Imagine a school full of kitchens

Untitled drawing

I love having people over to my house. My motto with any get-together is: the more the merrier. In fact, Thanksgiving is now my favorite holiday simply because it is the holiday our family gets to host. My house is wonderful, nothing fancy nor overly big, and when you put 25+ people in the main living area, which includes our kitchen, it’s definitely cozy. I’m usually concerned about having enough food (though it never fails that there is usually enough for a second party) and the clean up is obnoxious (especially when scrubbing multiple NESCO roasters), but the conversation, laughter, and vibrancy of the atmosphere…well, it just doesn’t get any better! When it comes to gatherings, people generally come for the food, the kitchen is where the food is prepared, and, subsequently, where the magic lies.

A few weeks ago, I hosted a meet ‘n’ greet in the office for my staff because I am new to the building, and I wanted everyone to have an opportunity to meet me in person before we begin working together. I picked up coffee, juice, breakfast pastries*, and some fruit. I brought a folding table into the office, complete with school-colored plastic table cloths, to display the smorgasbord. There’s a counter that spans across the entire main office, that actually resembles a kitchen island. The area outside of that counter is probably about as big as a large modern kitchen (watch HGTV or This Old House and you’ll know what I mean), so when 2/3 to 3/4 of the staff showed up, there was an awesome buzz in the air, the room was loud, filled with laughter, and absolutely alive.

The variety of conversation was all over the board: sharing about summer trips, to-do lists for spouses or kids, and of course, when talking to me, the standard tell me about yourself small talk (which I am good at and know is necessary, but hate). The atmosphere, though entirely professional, felt more like a home than a workplace, and I realized that is what I want every day at school to feel like for every staff member and student. So as I think about the experiences I have had in my kitchen at home and that atmosphere of the summer meet and greet, I propose that classrooms and schools become a kitchen for learning using these guidelines:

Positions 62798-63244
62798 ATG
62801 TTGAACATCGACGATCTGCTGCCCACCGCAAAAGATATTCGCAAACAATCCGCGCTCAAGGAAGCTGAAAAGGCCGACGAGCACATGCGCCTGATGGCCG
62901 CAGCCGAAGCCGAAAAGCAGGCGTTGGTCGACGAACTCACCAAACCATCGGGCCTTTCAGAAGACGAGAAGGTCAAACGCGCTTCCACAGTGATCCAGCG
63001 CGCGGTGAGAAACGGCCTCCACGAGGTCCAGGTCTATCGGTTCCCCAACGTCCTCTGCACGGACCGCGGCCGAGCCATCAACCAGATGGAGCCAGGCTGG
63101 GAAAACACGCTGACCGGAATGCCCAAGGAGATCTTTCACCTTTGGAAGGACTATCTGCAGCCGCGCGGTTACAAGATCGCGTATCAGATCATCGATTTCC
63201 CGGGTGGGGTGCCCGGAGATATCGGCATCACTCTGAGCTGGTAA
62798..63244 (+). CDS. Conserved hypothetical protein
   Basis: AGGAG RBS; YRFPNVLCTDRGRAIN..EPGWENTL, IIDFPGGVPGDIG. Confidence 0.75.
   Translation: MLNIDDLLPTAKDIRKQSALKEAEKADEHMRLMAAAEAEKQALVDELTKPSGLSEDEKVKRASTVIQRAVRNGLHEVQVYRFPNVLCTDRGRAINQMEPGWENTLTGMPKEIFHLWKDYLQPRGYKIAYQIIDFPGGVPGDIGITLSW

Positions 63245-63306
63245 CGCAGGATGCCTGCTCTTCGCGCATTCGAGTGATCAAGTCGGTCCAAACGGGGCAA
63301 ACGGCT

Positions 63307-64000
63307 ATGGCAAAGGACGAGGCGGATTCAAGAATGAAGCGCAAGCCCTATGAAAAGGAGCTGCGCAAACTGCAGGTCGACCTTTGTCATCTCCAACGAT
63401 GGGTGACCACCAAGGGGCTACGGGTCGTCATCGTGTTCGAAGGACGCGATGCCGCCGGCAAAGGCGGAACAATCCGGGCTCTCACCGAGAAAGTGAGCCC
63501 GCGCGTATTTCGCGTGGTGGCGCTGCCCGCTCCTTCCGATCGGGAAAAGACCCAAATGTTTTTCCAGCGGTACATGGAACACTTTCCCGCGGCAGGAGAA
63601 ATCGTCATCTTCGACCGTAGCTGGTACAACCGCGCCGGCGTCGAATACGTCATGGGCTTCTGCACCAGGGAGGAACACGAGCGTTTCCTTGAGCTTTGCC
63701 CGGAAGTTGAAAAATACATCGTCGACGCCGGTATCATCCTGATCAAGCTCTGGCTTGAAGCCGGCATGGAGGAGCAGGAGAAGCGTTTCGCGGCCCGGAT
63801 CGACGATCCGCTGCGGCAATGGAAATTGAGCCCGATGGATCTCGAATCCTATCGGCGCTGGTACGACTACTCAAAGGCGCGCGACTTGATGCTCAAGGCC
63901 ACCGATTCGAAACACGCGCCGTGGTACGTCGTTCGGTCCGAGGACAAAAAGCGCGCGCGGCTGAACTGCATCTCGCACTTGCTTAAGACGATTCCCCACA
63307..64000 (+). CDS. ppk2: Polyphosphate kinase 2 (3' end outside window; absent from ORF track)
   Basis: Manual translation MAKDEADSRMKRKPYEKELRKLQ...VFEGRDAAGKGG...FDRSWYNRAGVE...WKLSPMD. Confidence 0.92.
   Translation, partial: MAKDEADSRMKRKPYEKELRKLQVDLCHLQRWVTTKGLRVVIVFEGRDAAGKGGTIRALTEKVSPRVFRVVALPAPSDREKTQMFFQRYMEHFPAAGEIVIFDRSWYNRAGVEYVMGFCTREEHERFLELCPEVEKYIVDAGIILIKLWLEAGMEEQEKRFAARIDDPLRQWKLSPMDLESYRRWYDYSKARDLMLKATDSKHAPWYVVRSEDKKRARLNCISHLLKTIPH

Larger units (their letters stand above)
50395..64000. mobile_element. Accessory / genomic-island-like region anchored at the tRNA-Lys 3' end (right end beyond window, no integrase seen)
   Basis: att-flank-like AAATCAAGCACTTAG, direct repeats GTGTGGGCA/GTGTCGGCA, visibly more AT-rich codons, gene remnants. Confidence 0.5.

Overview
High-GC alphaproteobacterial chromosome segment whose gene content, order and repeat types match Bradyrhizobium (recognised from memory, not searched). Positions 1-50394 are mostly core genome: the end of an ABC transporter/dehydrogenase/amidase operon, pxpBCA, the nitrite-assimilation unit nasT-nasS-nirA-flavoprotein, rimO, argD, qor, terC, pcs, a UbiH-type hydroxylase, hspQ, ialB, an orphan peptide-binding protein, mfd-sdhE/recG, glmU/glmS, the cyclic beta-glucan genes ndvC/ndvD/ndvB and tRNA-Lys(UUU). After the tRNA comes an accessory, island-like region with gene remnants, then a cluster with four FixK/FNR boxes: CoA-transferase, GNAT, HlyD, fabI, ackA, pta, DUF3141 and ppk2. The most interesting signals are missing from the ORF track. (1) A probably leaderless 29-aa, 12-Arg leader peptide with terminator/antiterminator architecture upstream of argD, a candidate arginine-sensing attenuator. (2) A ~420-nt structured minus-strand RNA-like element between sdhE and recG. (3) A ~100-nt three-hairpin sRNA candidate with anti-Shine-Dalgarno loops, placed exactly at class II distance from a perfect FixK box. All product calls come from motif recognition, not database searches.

• Plan for the right amount of food (content) for the guests (students). Time guidelines for kids attention spans with direct instruction generally don’t go higher than 12-15 minutes at a time (for high school seniors)!
  • When prepping and executing the plans, use the right utensil for the right job. You can’t cut a steak with a drawer full of spoons nor can you engage kids with cookie-cutter instruction and packets of worksheets.
  • Make sure relationships are built so guests (teachers and students) don’t just feel like they belong to a community, but KNOW they are the community.
  • If guests are learning, don’t mind the noise or the mess. Time is a premium and if the room is in a groove, just go with it. Plus, you can clean things up later and someone stays behind to help.
  • Make learning exciting, fun, and full of stories that are not just entertaining, but contain lessons that impact students lives. This is where the authenticity is.
  • Along those lines, make sure there is content and experiences that have meaning and can be connected to outside the classroom. Application is key – again making learning authentic.
  • Like tasting a good dessert, everyone should leave wanting more, and salivating at the thought of what can be eaten (learned) next for “the unfed mind devours itself” (Gore Vidal).

Part of why I went into the education was because I was inspired by my high school choir director, Greg Carpenter, and the way he was able to create community, loyalty, and draw out meaning from the music for his students. One day, while discussing the meaning of a song, he posed the question, “How do you celebrate life?” The meaning behind this question (and the song) was pseudo carpe diem (Oh Captain, my captain!), and the notion of appreciating every moment we have together.  After 16 years, I still think about that question and now often ask myself: How can we celebrate school? Celebrate the work we do with kids? Celebrate the opportunities we have to connect and collaborate with the educators we see every day or on social media? How can celebrate each day in our classrooms and school like a we would in a warm, inviting kitchen surrounded by others?

*For the record I bought 4 dozen donuts and after 3 hours and 25+ people, had 33 left. Enough for another party!